Janet Kidd, the director of my men’s Barbershop chorus (The Men of Fundy), raised the topic of the overtone series at last night’s rehearsal. It is one of my very favourite topics in music theory, and in fact is the basis in math and physics for understanding everything about why harmony sounds and feels the way it does.
I still remember the very first time I learned about this concept in music — it’s hard to forget anything which comes with the same feeling as being struck by lightning! It’s also the same feeling I had when attending my very first class on the principles and philosophy of Heilkunst Medicine, and as it turns out, it was for the same reason.
The overtone series describes how the production of a sound (by an instrument or a voice, or such) generates not only a pure tone (which in physics would be called a sine wave, and which can normally only be produced artificially by a synthesizer) but in fact a whole “package” of harmonically related tones are produced together. Without getting deeply into the math or physics details of this, overtones are the reason that there is a qualitative difference between the sound of a trumpet playing b-flat, and a clarinet repeating that same b-flat. Likewise, it is the reason that our speaking or untrained singing voice has a distinctly identifiable tonal quality or ‘timbre’, and how we can tell our friends apart when they call us on the phone.
Music is a great topic within which to explore the Heilkunst concept of ‘resonance’, including the appreciation of a resonant and healthy quality of a speaking or singing voice, or the expression of resonance (the artful mix of consonance and dissonance) through the use of harmony in a piece of music. Or at another level, we can look at which types of music a person resonates with over others, as an indication of their state of mind and bioenergetic structure.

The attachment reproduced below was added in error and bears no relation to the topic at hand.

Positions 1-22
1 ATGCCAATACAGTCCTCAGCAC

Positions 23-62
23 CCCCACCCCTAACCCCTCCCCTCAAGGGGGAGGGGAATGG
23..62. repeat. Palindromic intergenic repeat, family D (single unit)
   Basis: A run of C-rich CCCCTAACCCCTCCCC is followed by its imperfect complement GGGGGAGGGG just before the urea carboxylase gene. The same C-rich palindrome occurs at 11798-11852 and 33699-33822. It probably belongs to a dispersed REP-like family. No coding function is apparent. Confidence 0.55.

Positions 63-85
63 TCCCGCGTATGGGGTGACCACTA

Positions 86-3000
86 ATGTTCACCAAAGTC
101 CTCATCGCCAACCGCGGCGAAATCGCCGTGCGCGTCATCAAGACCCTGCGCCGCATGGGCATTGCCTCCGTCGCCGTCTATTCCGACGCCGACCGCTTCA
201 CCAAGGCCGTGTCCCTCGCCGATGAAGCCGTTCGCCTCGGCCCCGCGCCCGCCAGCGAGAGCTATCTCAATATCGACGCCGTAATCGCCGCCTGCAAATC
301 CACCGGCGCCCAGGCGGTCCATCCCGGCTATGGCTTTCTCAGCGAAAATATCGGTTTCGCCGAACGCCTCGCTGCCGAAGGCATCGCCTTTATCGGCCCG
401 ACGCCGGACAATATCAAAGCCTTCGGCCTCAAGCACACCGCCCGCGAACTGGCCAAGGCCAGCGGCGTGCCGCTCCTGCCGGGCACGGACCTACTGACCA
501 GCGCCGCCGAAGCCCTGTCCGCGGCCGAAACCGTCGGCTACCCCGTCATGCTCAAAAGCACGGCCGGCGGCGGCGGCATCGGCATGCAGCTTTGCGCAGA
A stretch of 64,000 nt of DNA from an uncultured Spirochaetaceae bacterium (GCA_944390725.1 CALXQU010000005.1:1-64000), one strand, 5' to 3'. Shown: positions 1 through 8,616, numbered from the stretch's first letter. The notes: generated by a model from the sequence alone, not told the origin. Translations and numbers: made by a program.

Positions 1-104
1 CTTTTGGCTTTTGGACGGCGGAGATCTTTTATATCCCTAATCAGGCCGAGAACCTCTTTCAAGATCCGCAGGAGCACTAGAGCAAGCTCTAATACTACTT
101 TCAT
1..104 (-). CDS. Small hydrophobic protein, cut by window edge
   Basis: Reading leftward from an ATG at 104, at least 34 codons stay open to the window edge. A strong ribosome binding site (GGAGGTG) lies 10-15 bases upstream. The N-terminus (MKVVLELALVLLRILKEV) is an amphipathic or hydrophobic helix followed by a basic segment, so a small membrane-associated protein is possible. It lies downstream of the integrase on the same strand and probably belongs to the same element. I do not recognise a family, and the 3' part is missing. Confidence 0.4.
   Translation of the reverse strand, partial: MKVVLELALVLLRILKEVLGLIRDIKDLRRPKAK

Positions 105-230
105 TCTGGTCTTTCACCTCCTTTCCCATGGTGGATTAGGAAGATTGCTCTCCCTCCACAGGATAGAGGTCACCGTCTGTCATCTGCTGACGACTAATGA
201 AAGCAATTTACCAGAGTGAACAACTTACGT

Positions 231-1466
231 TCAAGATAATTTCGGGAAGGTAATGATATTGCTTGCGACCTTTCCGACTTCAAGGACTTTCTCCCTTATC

My unforgettable first encounter with the concept of the overtone series had such an powerful impact on me due to my own resonance blueprint — a mixture of my love for music, along with my desire to understand the world in terms of its underlying laws and structures is what made this concept so resonant, and therefore exciting for me to learn. Likewise, at another level, my first exposure to learning the principles of Heilkunst had the same impact, due to my resonance blueprint. I had explored many concepts and systems of health up to that point, but nothing had awoken in me anything with such a force until then.
Aside from finding an excuse to talk about some of my favourite topics, I present these stories as another reference point and model to what you are looking for when seeking resonance. I tell patients that they need to work at developing their “inner geiger counter” to be much more finely tuned and responsive to what, in the world around them, creates this type of resonance response, and therefore which path is lit up for them to follow. Think back to any experience, even small, which created this true form of excitation within, and then work from there to find more and more which links back to that same resonance for you.
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